It’s a weird idea to think what sports are. I don’t know why I want to shoot a puck up and down the ice – it’s not what you choose, it’s what you do. Jill Burton, Kingston

“We’re not as recognized (as varsity athletes),” Steeves said. “We don’t have the same privileges as them, but we still work hard.”

Like their varsity counterparts, volunteering with younger players is an important part of the Axewomen experience.

“Especially young girls, who are stuck in a group with a bunch of guys, it gives them something to look up to,” Steeves said.

This year has been particularly successful for the girls, with only one loss and “a lot of chemistry,” Connell said.

 

“Off to a good start”: Connell

“We have good balance this year – all four lines of forwards are pretty strong, goaltending is good. Defence is good as well, even with having four new players,” said Connell

MacEachern added, “It’s a great dynamic this year. Everyone just gets along so well.”

All three women prefer the ECWHL, where they play other university club teams.

“It’s where the stakes are,” Burton said. “It’s when playing for Acadia means its most. It’s more physical, too.”

“I feel like it’s representing something bigger than you,” Steeves said. “It feels awesome to be able to step on the ice or walk around in my team jacket and think, ‘I’m part of something here,’” Steeves said.

 

Community support

 

A perk for the 2013-14 team has been a newly-outfitted dressing room. When Connell went to Home Depot to price materials for storage and benches, the New Minas store’s operations manager, Shawn Rooney, told the coach to leave the project with him.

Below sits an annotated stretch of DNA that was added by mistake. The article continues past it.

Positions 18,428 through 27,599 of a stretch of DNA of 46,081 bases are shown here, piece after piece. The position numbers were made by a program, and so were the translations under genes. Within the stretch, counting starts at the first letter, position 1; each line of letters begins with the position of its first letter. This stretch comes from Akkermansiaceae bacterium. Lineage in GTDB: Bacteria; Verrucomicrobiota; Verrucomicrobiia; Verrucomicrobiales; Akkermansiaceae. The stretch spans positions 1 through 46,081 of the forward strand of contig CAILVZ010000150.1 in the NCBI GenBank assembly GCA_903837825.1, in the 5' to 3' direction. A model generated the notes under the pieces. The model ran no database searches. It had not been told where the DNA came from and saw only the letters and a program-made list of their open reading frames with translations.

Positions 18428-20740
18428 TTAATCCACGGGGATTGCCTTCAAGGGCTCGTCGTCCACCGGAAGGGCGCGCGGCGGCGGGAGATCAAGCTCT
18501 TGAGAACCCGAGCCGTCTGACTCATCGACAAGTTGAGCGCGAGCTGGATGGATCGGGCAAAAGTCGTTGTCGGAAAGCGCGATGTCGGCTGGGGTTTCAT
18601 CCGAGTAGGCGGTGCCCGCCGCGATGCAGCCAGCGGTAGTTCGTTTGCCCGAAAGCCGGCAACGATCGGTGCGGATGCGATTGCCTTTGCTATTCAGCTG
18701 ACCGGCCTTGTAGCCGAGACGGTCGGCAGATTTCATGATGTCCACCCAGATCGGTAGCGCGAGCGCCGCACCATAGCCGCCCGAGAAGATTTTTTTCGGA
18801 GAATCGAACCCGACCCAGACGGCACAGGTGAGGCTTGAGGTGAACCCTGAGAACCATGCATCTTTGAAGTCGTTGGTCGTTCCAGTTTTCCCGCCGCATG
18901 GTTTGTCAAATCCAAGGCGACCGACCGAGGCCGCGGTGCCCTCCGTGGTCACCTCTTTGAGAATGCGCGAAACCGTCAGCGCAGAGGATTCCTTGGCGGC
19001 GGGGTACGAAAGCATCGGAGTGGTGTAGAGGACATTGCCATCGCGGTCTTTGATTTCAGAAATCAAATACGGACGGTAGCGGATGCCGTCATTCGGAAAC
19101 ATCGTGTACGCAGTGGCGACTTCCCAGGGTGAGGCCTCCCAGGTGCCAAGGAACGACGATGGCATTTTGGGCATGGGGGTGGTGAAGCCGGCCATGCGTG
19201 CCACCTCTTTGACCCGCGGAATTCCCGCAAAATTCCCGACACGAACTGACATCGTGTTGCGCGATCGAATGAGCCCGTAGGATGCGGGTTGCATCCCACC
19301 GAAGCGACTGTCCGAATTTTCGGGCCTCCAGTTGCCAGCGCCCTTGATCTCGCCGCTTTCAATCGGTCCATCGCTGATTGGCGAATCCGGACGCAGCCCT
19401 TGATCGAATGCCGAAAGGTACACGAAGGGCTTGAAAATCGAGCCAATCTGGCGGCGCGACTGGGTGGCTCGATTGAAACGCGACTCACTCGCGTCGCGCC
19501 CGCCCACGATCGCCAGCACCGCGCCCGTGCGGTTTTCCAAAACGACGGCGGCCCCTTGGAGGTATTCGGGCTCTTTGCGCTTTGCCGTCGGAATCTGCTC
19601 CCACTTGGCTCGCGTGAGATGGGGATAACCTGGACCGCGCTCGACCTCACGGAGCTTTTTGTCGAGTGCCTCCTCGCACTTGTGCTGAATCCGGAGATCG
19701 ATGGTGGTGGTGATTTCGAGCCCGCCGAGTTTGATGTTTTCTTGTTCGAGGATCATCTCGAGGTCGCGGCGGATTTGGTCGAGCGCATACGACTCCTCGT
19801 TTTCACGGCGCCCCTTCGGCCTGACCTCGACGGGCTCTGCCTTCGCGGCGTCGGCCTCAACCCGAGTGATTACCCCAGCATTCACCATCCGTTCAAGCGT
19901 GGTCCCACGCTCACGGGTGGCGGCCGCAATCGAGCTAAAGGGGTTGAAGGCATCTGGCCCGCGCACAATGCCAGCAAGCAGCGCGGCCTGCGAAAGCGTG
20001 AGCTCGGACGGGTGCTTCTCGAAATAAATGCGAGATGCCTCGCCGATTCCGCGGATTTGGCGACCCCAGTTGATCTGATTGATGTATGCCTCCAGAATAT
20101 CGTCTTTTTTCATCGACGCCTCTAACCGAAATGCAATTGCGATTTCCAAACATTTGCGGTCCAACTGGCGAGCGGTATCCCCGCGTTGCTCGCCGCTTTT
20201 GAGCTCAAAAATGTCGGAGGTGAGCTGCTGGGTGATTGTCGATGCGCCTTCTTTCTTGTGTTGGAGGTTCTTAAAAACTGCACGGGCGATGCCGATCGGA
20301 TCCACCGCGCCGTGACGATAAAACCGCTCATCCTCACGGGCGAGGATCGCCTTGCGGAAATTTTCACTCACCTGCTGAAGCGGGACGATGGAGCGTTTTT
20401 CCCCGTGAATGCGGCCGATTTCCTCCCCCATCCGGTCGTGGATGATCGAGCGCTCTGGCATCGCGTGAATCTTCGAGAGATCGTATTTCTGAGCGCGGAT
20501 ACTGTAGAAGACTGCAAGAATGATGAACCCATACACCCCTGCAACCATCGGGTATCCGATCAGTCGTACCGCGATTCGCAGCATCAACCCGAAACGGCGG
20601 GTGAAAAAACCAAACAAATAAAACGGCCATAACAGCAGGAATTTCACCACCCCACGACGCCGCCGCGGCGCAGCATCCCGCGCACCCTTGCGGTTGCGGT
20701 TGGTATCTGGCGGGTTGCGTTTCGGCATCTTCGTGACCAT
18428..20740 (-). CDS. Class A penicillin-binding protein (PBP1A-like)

After applying to the national Home Depot Foundation for funding, Rooney did take care of the project. Store associates prepared the benches and shelving at the store.

“We had gathered six to seven store associates, who came on their time off to the university and did the work - assembling, painting - on their free time,” Rooney said.

“It was great they came in and were willing to do that for us,” Connell said.

One of Home Depot’s core values is helping the community, Rooney said.

“I thought it was a good way to reach out in a close-knit community like this,” he added.

“It was good on our side – good team building.”

And the players?

“They certainly appreciated it!” Rooney said.  

 

Clubs at Acadia

Acadia has a number of club sport opportunities, including men’s and women’s rugby, women’s hockey, men’s lacrosse, equestrian sport, field hockey, ringette, men’s and women’s curling and  synchronized skating club and discussion is underway for bringing back baseball, James Sanford said.

Clubs’ longevity of them is based on the commitment of students and of volunteer coaches, he noted.

“We take our lead from the student leaders,” Sanford said. “They have a set of objectives of things they want to accomplish and to help make it happen.” 

Acadia opens the second half of their ECWHL season by hosting the Holland College Hurricanes for two games Jan. 11 at 9 p.m. and Jan. 12 at 12:45 p.m.

Organizations: Holland College Hurricanes, Hockey League, Eastern Canadian Women Home Depot Foundation

Geographic location: Acadia, Moncton, Kingston